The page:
Wednesday, August 13, 2008

BOOK REVIEW of Hyping Health Risks By Geoffrey C. Kabat


Does the wearing of shoes with heels cause schizophrenia? That was the contention made in 2004 by a Swedish physician in Medical Hypotheses, a scientific journal that specializes in out-of-the-box thinking. "Heeled footwear," the physician observed, "began to be used more than 1,000 years ago, and led to the occurrence of the first cases of schizophrenia." As heeled shoes sprinted across the world, he said, so did the incidence of the disease. He called for epidemiological studies to check his hypothesis.

It is possible that some epidemiologist somewhere is crunching heeled-shoe data and preparing a paper on the subject. And if such a paper appears, the media will treat it with sober regard -- assuming that it confirms the doctor's wild idea. A Nexis survey of newspaper headlines from the past week finds epidemiological studies playing a role in all sorts of claims: that sleep apnea increases the risk of early death; that thunderstorms provoke asthma attacks; that cellphones might cause cancer; that flu shots may not help the elderly; that consuming fruit drinks increases the risk of diabetes in women. Some of these reports may turn out to be important but most will amount to a kind of scientific noise, adding to our uneasy sense that, in the modern world, danger lurks on every side.

In "Hyping Health Risks," Geoffrey Kabat, an epidemiologist himself, shows how activists, regulators and scientists distort or magnify minuscule environmental risks. He duly notes the accomplishments of epidemiology, such as uncovering the risks of tobacco smoking and the dangers of exposure to vinyl chloride and asbestos. And he acknowledges that industry has attempted to manipulate science. But he is concerned about a less reported problem: "The highly charged climate surrounding environmental health risks can create powerful pressure for scientists to conform and to fall into line with a particular position."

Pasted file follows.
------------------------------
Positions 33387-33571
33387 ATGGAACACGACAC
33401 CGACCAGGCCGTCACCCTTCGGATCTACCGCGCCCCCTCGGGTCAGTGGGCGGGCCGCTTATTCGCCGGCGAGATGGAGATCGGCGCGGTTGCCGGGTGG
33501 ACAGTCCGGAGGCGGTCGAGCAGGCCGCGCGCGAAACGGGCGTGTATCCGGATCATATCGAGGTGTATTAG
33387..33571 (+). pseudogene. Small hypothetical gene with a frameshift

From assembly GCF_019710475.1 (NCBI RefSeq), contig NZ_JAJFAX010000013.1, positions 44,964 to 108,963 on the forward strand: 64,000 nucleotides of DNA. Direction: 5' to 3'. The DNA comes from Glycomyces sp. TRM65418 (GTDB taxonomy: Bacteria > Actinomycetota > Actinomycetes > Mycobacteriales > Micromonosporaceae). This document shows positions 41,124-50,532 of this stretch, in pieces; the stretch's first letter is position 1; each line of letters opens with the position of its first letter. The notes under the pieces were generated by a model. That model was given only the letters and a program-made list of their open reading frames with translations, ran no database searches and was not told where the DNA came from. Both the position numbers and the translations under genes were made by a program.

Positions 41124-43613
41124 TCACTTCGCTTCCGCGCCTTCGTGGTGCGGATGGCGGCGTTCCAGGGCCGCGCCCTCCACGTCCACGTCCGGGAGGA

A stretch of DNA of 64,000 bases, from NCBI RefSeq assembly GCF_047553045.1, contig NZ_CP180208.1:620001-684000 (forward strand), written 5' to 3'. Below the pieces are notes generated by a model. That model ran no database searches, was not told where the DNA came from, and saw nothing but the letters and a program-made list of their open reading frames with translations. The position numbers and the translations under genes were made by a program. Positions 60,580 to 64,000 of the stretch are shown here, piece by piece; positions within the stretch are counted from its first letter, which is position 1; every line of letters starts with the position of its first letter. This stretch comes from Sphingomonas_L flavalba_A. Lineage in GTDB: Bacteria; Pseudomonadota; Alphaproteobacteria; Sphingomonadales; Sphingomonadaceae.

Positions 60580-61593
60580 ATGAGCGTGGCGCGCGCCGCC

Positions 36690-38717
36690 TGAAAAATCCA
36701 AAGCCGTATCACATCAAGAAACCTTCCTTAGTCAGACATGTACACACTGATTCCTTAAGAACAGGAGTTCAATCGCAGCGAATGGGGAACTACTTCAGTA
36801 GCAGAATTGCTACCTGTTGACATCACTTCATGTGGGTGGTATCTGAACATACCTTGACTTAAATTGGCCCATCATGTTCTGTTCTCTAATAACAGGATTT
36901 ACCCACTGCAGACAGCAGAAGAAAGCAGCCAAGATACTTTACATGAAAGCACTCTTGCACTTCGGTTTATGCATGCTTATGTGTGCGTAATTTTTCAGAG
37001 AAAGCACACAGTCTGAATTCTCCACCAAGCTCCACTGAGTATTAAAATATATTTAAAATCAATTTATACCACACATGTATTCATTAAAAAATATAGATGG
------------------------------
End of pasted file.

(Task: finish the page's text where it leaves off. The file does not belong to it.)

Mr. Kabat looks at four claims -- those trying to link cancer to man-made chemicals, electromagnetic fields and radon and to link cancer and heart disease to passive smoking. In each, he finds more bias than biology -- until further research, years later, corrects exaggeration or error.

In the 1980s, some women on Long Island thought they noted a high incidence of breast cancer in their community and charged that man-made chemicals were to blame. In 1993, a tiny, overhyped study, examining the blood of Long Island women, announced that it had found a strong association between DDE, a metabolic molecule derived from the pesticide DDT, and breast cancer. Alarmed activists persuaded Congress to fund a massive epidemiological study devoted to the causes of breast cancer among women on Long Island.

In 2002, the Long Island study found no association between cancer and blood levels of DDE or other synthetic chemicals, including PCBs. That same year the American Cancer Society reported that 22 studies could find no association between breast cancer and compounds like DDE and PCBs. "The politicization of breast cancer," Mr. Kabat notes, "led initially to the carrying out of the studies based on weak hypotheses and inadequate methods, which were greatly oversold."

In 1979, a small study suggested that electromagnetic fields (EMF) from power lines and home appliances might cause cancer, especially in children. In 1989, Paul Brodeur played up these findings in the New Yorker and charged industry with a coverup. Mr. Kabat explains in detail how several epidemiologists slanted their studies so that, he believes, they could justify further funding for their EMF research. Indeed, epidemiologists kept torturing weak data with sophisticated statistical techniques, trying to force electromagnetic fields to confess to murder. They never did. Physicists eventually showed the biological implausibility of the EMF claim. One physicist, Mr. Kabat says, "likened concern over weak EMF from power lines to the fear that leaves falling from trees could fracture a person's skull."